The newly-independent country of Panama quickly began working to setup its own democratic republic. In 1904, a constitution, similar to that of the United States', was ratified, and Manuel Amador Guerrero became the first president of this new republic. On December 2, 1903 and February 23, 1904, Panama and the U.S. Senate (respectively) approved the Hay-Burnau-Varilla Treaty, which granted the Untied States a sixteen kilometer wide strip of land, bisecting the country, that would be governed by the U.S. and on which a canal would be built. Labor on the canal employed tens of thousands of people from numerous countries who avoided disease by draining land and sleeping in screened rooms. Many of these people remained in Panama even after the canal was completed, giving the country the cultural diversity now observed. Antillean blacks constituted a large number of these workers, 4 and the remnant of these people today form the majority of Protestants in Panama.5 So the construction of the canal indirectly aided the spread of the gospel, especially since the Protestant church continues to grow in this country dominated by Roman Catholicism.6 Even with all of these laborers the canal took 10 years to complete, and on August 15, 1914, the first ship traversed the completed canal.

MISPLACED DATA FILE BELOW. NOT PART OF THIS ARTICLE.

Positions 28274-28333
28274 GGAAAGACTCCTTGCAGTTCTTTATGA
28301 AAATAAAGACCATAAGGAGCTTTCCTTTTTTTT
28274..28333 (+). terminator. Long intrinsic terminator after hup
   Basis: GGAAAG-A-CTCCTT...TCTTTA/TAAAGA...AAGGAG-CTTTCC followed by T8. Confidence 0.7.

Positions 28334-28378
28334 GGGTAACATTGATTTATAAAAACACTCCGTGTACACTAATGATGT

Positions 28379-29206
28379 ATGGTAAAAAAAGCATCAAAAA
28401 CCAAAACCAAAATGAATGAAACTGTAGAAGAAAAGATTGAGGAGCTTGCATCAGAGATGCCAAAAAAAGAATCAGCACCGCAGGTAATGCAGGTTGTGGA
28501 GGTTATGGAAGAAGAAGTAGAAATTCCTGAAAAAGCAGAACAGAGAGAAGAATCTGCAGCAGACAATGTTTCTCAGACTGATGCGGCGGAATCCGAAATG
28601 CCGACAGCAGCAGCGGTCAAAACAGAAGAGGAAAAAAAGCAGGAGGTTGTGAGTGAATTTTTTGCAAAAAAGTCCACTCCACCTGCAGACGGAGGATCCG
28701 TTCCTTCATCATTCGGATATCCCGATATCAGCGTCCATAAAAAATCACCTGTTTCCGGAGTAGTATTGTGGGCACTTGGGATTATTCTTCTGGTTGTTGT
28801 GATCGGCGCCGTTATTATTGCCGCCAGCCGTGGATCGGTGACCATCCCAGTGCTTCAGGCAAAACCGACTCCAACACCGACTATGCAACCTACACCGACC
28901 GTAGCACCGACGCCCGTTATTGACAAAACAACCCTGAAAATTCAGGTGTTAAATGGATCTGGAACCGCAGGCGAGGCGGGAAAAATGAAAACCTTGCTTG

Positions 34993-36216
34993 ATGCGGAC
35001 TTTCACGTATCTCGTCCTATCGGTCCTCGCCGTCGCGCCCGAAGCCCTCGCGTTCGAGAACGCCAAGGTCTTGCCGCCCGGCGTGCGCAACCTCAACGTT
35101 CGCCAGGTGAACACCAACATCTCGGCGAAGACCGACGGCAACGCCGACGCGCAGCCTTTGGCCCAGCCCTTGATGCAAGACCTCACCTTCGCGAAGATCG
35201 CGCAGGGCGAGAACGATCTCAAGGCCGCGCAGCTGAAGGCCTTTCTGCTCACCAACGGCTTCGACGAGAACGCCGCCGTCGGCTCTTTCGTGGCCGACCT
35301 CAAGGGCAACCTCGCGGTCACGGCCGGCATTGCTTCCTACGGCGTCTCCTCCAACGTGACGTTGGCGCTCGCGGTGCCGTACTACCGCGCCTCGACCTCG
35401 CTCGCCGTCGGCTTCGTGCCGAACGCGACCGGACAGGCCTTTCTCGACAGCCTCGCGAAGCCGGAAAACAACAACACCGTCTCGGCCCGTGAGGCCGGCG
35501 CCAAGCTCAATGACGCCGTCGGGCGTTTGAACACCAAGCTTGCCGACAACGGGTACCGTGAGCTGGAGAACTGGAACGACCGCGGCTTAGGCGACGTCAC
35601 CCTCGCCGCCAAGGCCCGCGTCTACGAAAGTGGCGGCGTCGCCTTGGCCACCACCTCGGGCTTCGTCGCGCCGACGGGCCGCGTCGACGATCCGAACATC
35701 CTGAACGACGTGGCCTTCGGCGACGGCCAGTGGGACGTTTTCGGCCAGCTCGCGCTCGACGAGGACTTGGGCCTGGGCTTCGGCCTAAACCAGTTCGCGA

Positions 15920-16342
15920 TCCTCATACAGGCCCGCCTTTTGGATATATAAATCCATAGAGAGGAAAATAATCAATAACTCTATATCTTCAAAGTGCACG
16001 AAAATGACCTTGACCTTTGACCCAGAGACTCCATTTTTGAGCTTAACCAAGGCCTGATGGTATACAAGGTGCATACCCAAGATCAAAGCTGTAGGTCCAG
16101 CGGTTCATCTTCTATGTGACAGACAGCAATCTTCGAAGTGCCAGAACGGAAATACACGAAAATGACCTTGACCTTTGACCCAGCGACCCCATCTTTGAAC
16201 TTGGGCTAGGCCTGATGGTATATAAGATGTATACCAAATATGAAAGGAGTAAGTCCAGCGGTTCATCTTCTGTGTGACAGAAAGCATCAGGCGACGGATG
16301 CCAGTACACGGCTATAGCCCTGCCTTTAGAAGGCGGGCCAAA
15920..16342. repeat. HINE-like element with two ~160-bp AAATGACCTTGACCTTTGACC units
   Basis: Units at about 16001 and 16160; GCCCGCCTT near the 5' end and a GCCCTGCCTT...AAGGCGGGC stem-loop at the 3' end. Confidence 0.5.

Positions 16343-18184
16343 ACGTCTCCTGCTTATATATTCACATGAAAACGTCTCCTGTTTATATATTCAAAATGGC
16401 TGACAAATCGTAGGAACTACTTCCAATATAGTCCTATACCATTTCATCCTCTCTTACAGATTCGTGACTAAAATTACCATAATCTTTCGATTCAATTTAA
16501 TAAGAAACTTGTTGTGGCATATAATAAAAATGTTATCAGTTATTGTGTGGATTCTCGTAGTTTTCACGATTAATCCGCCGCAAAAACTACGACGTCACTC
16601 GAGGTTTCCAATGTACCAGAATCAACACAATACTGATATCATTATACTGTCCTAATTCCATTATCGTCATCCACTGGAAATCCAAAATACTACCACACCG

However, this canal and its subsequent zone became a source of major contention between Panamanians and the Untied States for years. The Hay-Burnau-Varilla Treaty ensured independence and protection for Panama, and in return granted the United States the right to intervene in Panamanian domestic affairs.7 But U.S. involvement frustrated Panamanians and led to feelings of animosity. In the 1920s, in 1936, and in 1939 the U.S. modified its policy of intervention but not significantly enough to satisfy the people of Panama. In July 1941 President Roosevelt tightened the sanctions against Japanese aggression by closing the Panama Canal to Japanese shipping.
In 1959, 100 Panamanians stormed the U.S. controlled Canal Zone causing violence and vandalism. By 1964, Panamanian nationalism had ebbed its way up to the point that many citizens desired the U.S. to leave Panama completely. A series of unusually severe riots that took place during that year demonstrated these feelings clearly.
During this time of escalating frustration with the United States, politics began becoming corrupt, the National Guard (Panama's army) began expanding its powers and taking significant control in political affairs, and the government was again evolving. Many presidents were pressured into resignation by the ever-increasing power of the commanders of the National Guard. Election results were skewed unfairly, so that the military-backed candidates always won. The captains of the National Guard and others even used violence against one another in an effort to gain political affluence.